Using catalytic FOI model fit to age-stratified seroprevalence data, we reconstructed 50 years of historical transmission rates for VEEV and MADV for seven locations in Darien Province. In most locations, the data indicated consistent endemic transmission of these viruses. In two locations—Mercadeo (for VEEV) and Aruza (for MADV), there was evidence of a recent increase in human exposure. These results suggest that MADV and VEEV incidences differ geographically. The observed FOI profile suggests that VEEV infections increased in Pirre 1-2 and Pijibasal and Mercadeo, locations surrounded by tropical forest, whereas MADV infections increased mostly in Aruza, a formerly forested area converted to agricultural land over 30 years ago.29 Although ecological changes could be associated with the increased exposure to MADV in Aruza, it is unclear which drivers could also explain the simultaneous increase in VEEV we estimated.

Only 3.6% of participants had antibodies to more than one alphavirus. Mixed alphavirus antibody responses in Peru5 and Panama8 suggest cross-protective immunity. However, the mechanism of cross-protection and whether some alphaviruses induce a stronger heterologous response than others remain unclear.

The MADV seroprevalence in 2017 was greater for those living with vegetation around the house, contrasting with previous evidence in 2012, suggesting possible change in exposure risk.8 However, characteristics of houses in Mogue in 2017 may differ from areas that were surveyed in 2012.8 Potential MADV vectors within the Culex (Melanoconion) subgenus30 were found during our peri-domestic investigation in Mogue. This finding of vectors near houses with surrounding vegetation as a risk factor supports the hypothesis that MADV infections can occur near houses. This contrasts with VEEV risk factors, which include washing clothes in ravines or rivers, suggesting that VEEV seropositivity is associated with human incursion into the gallery forest, a potential natural habitat for development of larvae of the main vectors Culex (Melanoconion) spp.30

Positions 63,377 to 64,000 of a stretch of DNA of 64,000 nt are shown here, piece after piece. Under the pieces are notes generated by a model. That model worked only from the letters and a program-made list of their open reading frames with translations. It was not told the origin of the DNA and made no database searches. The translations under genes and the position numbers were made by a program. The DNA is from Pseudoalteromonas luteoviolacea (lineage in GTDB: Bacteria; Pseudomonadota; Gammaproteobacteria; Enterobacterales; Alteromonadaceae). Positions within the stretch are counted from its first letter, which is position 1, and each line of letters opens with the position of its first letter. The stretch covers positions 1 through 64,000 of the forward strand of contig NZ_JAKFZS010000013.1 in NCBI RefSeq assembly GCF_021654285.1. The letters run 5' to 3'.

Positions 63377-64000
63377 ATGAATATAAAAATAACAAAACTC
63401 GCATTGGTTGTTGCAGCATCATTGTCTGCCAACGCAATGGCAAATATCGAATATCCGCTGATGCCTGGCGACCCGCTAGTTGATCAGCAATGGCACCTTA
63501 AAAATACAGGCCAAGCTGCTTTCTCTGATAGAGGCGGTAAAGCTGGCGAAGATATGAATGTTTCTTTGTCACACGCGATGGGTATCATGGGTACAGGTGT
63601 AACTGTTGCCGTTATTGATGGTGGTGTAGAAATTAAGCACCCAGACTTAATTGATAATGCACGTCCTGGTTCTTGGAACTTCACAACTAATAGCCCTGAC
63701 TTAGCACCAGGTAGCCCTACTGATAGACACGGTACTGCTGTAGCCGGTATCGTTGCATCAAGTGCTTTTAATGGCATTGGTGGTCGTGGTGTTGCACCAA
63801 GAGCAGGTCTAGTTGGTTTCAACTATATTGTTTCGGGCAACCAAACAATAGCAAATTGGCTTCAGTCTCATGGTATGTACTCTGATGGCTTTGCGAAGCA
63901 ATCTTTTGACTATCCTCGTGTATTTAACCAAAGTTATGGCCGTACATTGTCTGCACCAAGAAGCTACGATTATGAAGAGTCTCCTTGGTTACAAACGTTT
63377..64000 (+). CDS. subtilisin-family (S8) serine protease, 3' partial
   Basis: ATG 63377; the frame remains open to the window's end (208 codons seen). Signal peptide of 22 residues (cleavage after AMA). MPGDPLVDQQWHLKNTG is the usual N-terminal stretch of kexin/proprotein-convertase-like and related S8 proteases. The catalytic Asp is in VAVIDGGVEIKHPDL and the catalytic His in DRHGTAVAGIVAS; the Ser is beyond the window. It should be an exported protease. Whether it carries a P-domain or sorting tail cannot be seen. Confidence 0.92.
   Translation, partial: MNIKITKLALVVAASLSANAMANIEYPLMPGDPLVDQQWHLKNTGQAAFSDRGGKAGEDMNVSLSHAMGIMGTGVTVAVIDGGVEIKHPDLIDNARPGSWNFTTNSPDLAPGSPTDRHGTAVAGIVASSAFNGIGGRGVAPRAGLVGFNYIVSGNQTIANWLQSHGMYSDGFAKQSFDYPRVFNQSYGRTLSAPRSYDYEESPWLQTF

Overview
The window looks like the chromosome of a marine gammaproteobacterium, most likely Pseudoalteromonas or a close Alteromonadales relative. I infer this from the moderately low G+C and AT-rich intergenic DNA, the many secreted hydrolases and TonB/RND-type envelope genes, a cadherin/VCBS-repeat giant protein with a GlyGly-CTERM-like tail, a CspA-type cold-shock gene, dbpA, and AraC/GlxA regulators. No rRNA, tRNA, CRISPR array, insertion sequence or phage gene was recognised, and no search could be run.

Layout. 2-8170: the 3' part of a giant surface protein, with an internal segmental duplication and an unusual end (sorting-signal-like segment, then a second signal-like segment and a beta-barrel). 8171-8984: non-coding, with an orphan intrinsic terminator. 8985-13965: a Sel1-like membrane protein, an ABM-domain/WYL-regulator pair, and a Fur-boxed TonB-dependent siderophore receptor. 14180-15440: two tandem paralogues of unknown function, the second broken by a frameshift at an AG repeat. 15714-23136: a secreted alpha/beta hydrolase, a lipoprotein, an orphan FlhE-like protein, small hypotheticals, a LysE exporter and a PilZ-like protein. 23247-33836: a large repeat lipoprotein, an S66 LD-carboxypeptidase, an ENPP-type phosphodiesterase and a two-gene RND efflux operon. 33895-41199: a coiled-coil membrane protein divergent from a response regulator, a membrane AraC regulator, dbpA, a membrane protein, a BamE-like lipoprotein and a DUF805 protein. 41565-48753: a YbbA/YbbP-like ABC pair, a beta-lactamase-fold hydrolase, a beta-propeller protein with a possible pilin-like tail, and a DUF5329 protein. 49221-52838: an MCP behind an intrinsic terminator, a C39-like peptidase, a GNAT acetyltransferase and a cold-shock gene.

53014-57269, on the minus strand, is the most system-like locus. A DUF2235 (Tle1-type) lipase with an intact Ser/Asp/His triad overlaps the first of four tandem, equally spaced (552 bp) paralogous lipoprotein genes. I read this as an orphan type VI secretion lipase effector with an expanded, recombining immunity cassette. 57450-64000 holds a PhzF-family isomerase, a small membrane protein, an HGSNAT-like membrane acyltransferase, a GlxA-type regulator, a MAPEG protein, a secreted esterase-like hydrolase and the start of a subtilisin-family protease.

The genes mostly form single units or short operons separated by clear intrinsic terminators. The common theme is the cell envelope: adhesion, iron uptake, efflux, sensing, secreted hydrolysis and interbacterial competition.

Having a house with walls was associated with lower UNAV seroprevalence in Mogue. This suggests that UNAV infections can also occur outside the forest, where the main vector Ps. ferox and nonhuman primates are believed to maintain the enzootic cycle.15,16,18 Psorophora spp. have been also found in disturbed areas of Panama,31 indicating potential changes in the vector habitat usage.

Alphaviral exposure was associated with several self-reported neurological and constitutional sequelae. Specifically, weakness, insomnia, depression, and dizziness were commonly associated with prior MADV, VEEV, and UNAV exposure. Depression and other neurological symptoms have also been observed after neurotropic flavivirus infections in North America.32 However, the role of several alphaviruses in long-term neurological impairment is still unknown. This highlights the need to further investigate the long-term ramifications of alphaviral infection with objective testing (e.g., neuropsychological testing and imaging).

Alphaviral RNA was not detected in samples from either humans or mosquitoes, although field surveys and collection were performed soon after the confirmation of a fatal MADV infection in the community. Although sample size is always a limiting factor in attempts to identify ongoing infections, these results suggest that these alphaviruses may be short-lived peripherally, or produce low viremia.7 Low MAYV seroprevalence was also detected in our earlier research,7 indicating little human exposure to this virus in Panama.